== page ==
For the most part, Coliseum‘s new record Anxiety’s Kiss is almost a complete departure from where the band started ten plus years ago. The songs on this album showcase a much more refined, conventional sound that you wouldn’t expect after listening to classic thrashers Goddamage and No Salvation where the music is much faster and heavier. It seems that since the release of The Parasites EP in 2011, Coliseum as a band have been steadily mellowing their sound with each release, and in this case I believe change is a good thing.
Make no mistake, these tunes are still loud and pissed off, they are just constructed differently with vocals and catchy choruses becoming more of the centerpiece. It seems that there might have been more consideration in the writing and recording process, as every song has its own personality and the quality of sound is superb, probably the best I’ve ever heard from Coliseum. The tempo is mostly slowed down (by classic Coliseum standards) while the guitars aren’t nearly as boisterous as before, although Ryan Patterson’s reputable guitar sound is still there and easily recognized.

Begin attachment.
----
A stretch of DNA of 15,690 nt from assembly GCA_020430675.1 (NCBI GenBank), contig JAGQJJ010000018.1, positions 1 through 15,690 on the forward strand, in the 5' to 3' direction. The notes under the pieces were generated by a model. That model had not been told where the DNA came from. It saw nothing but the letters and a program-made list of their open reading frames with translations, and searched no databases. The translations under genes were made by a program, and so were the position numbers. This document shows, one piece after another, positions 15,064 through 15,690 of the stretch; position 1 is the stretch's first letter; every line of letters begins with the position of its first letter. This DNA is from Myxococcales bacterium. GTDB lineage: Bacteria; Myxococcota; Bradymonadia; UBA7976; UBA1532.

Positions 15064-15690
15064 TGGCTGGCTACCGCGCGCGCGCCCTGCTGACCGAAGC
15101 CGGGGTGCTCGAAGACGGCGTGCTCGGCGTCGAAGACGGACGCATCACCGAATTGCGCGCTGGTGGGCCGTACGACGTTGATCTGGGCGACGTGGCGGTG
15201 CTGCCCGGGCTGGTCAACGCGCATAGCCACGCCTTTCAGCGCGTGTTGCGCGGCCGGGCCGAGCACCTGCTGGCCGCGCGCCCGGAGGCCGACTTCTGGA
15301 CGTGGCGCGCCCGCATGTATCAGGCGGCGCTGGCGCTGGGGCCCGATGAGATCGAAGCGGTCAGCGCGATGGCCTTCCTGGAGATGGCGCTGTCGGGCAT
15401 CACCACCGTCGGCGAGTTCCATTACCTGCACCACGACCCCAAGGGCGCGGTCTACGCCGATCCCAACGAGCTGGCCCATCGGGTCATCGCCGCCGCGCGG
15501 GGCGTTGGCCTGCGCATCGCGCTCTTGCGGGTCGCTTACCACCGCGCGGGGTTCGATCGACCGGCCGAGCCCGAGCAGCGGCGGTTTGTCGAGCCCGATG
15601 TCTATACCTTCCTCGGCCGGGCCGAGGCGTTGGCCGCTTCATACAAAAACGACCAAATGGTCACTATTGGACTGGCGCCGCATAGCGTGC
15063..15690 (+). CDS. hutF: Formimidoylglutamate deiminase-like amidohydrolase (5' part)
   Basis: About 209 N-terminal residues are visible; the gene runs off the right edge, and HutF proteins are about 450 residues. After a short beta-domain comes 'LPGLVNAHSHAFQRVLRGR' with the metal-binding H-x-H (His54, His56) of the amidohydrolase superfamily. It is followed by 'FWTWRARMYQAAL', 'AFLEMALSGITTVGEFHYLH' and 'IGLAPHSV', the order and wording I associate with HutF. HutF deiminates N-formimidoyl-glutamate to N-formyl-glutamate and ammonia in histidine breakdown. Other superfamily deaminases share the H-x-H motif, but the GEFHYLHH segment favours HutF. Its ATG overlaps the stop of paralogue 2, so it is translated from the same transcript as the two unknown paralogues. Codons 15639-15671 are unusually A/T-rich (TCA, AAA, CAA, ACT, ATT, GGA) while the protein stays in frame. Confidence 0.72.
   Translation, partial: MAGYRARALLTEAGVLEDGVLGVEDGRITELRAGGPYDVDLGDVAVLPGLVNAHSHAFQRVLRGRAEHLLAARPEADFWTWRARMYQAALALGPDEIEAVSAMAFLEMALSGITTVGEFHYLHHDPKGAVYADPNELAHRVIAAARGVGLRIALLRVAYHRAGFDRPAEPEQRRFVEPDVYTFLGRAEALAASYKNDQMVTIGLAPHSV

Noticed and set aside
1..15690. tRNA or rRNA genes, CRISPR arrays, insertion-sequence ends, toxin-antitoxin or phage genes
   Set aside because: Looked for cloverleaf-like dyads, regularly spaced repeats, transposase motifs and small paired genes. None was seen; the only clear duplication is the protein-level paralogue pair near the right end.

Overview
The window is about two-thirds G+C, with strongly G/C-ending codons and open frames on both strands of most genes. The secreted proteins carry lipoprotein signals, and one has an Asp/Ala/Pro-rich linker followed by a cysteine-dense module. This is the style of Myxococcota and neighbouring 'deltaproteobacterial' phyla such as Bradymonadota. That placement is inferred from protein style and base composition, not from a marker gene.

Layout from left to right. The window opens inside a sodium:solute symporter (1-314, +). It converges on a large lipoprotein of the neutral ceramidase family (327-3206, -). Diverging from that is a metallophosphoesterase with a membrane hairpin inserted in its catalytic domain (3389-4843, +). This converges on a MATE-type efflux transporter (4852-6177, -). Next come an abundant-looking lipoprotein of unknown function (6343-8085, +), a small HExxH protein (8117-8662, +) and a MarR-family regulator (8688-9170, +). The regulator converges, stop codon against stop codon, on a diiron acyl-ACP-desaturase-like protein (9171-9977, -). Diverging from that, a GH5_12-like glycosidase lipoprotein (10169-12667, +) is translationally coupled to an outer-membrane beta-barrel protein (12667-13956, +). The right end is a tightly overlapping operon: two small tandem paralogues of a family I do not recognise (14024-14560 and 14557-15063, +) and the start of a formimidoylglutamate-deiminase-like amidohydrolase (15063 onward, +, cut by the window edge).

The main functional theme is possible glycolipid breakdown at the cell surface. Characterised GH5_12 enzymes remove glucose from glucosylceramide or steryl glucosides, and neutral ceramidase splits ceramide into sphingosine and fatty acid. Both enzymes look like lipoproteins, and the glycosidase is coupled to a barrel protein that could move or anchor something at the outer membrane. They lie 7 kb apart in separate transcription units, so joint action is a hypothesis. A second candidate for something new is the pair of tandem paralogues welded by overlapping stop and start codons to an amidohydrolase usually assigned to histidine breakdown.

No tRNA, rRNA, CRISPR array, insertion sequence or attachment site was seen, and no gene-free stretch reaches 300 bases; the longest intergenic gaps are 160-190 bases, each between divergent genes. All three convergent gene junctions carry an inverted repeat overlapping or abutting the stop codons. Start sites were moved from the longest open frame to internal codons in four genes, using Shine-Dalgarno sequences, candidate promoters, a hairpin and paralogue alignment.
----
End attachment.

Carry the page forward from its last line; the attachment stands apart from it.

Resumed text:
Anxiety’s Kiss is vocally driven, more so than anything I’ve heard from Coliseum in the past. Patterson’s voice comes at you as a bitchin’ growl on “Course Correction,” then morphs into an almost sensitive, empathetic whisper on “Dark Light of Seduction.” Sure, you heard hints of his vocal abilities on their 2012 record Sister Faith, but now you get a sense that he’s completely confident, as well as competent with his vocal sylings. Patterson’s vocals are mostly what keeps me coming back to this record, as his voice is in complete command of every track.
If you were hoping that Anxiety’s Kiss was going to be Goddamage Part II, you might be disappointed with this record. That being said, these are all very well-written songs, and this may go down as the best Coliseum offering yet.